There’s no contesting that hydrangeas are a unique flower. They are beautiful and bountiful and, best of all, have a fairly long bloom time, from mid-Spring all the way through to the first frost of Winter.
However, it’s an unfortunate truth that, at times, they find their beauty compromised. The reason being they are the prey of many an animal.
So just, who are these animals, and more importantly, how can we stop them?! We’ve explored both of these questions below.
So, what animals eat hydrangeas? Hydrangeas have long been the feast of several animals. Perhaps the four most predominant and likely culprits are rabbits, squirrels, deer, and woodchucks. However, groundhogs have been known to eat them too.
With these animals present in your garden, your hydrangeas are under threat.
So read on to find out more!
- 1 What Animals Are Eating My Hydrangeas?
- 2 How Do I Stop Animals From Eating My Hydrangeas?
- 3 How To Better Protect Your Hydrangeas
- 4 How Do I Get My Hydrangeas To Grow Again?
What Animals Are Eating My Hydrangeas?
Unlike many other mammals, deer do not hibernate.
Hence, they have sufficient time to work up quite the appetite over the Winter months, and by the time Spring comes around, and your hydrangeas are scheduled to bloom, it’s safe to say that they’re hungry!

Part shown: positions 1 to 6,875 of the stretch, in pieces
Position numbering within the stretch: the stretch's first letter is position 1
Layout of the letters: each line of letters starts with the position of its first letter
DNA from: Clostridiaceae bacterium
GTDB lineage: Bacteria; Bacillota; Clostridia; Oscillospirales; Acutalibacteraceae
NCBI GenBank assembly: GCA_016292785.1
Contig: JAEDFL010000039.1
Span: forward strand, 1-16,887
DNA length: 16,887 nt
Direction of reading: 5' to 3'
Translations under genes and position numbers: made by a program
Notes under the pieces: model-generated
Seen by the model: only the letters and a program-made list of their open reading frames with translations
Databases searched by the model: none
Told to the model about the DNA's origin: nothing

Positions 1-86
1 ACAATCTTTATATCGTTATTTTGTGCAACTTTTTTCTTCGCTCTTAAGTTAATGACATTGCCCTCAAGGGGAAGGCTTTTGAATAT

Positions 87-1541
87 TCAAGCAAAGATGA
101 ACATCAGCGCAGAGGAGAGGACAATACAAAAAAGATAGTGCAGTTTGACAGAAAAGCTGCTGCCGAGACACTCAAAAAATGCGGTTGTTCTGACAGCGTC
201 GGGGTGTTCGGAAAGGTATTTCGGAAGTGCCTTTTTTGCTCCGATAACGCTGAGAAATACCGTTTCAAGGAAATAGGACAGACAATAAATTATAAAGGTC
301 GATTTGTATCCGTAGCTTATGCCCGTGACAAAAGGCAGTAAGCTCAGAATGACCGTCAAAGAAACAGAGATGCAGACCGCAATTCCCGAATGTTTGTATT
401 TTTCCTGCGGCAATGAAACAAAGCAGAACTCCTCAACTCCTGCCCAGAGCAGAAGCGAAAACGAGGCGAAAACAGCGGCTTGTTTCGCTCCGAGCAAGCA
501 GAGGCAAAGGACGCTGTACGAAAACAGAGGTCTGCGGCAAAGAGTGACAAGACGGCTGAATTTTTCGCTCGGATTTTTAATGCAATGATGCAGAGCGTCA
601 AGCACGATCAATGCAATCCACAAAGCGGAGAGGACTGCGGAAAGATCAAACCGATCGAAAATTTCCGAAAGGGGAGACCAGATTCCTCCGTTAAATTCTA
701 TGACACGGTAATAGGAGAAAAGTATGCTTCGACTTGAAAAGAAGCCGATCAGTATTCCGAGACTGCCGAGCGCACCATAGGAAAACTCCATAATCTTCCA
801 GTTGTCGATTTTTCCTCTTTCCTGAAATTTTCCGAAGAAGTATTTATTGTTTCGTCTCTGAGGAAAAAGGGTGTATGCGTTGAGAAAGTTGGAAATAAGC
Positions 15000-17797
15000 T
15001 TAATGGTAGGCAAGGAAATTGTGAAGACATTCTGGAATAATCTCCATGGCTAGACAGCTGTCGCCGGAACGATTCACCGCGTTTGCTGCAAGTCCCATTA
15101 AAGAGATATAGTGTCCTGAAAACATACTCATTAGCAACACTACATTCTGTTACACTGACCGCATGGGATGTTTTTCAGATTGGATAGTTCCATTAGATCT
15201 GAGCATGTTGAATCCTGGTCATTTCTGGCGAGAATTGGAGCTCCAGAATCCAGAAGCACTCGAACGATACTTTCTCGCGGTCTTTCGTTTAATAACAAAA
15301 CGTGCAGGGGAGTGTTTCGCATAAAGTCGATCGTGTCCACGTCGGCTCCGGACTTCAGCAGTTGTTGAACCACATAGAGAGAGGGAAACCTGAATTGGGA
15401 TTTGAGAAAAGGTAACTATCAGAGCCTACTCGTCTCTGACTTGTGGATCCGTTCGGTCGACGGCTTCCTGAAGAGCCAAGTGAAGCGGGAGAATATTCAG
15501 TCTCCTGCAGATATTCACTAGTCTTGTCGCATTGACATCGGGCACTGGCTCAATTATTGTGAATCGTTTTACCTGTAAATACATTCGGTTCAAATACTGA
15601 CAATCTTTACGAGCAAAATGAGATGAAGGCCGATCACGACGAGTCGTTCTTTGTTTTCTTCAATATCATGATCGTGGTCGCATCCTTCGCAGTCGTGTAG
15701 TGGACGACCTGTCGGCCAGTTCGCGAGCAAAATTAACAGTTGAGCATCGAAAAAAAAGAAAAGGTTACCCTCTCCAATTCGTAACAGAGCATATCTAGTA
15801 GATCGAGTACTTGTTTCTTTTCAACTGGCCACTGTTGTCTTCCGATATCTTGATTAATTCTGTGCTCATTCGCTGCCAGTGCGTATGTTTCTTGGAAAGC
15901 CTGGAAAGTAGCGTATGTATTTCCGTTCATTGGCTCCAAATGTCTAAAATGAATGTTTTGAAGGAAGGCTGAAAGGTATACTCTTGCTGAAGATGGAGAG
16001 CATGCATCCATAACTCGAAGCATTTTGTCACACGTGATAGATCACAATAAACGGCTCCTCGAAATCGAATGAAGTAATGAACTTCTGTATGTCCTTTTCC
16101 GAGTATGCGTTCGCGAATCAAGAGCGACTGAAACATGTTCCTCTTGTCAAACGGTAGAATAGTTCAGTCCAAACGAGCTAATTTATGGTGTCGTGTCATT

No part of your hydrangeas is safe.
Deer are happy to eat not just the leaves and flowerheads but also the stems and bulbs.
Thus, the repercussions for your hydrangeas are potentially fatal.
Admittedly, hydrangeas aren’t a deer’s first choice of food, but if they’re hungry enough and simultaneously lacking alternative food sources, there’s no stopping them!
Rabbits, even the grazers, also pose a risk to our beloved hydrangeas.
Again, by no means are hydrangeas their main source of prey, but if they spot the plant, they’ll certainly take a bite or two, with a predominant focus on the plant’s flower buds and leaves.
Hydrangeas can grow up to around 6 feet tall, so thankfully, the higher parts of your plant will be safe because the rabbits simply can’t reach them.
It’s the areas closer to the ground that are at risk, and the younger plants too.
If you notice that your hydrangea’s flower heads are missing or that the top of the plant seems to be a bit deformed, you may well have a voracious squirrel on your hands!
Untouched leaves are another indicator of this. With squirrels, it’s the flowers themselves that are at risk.
Fortunately, hydrangeas tend to be capable of self-resolving flower damage.
Rather, the main issue is not when the squirrels eat them but when they dig them up in search of alternative food or accidentally as they endeavor to bury their nuts. Either way, watch out for squirrels!
Hydrangeas have a strong sweet aroma about them.
For humans, it makes them all the more desirable. However, quite problematically, their scent is an attractant to woodchucks!
These large rodents have garnered a rightful reputation for destroying gardens, and hydrangeas are, unfortunately, no exception.
Initially drawn in by their smell, they’ll munch away at every part of your beloved hydrangeas and, no doubt, cause some serious damage.
How Do I Stop Animals From Eating My Hydrangeas?
Fortunately, there are several different strategies that can be adopted to prevent animals from eating your hydrangeas.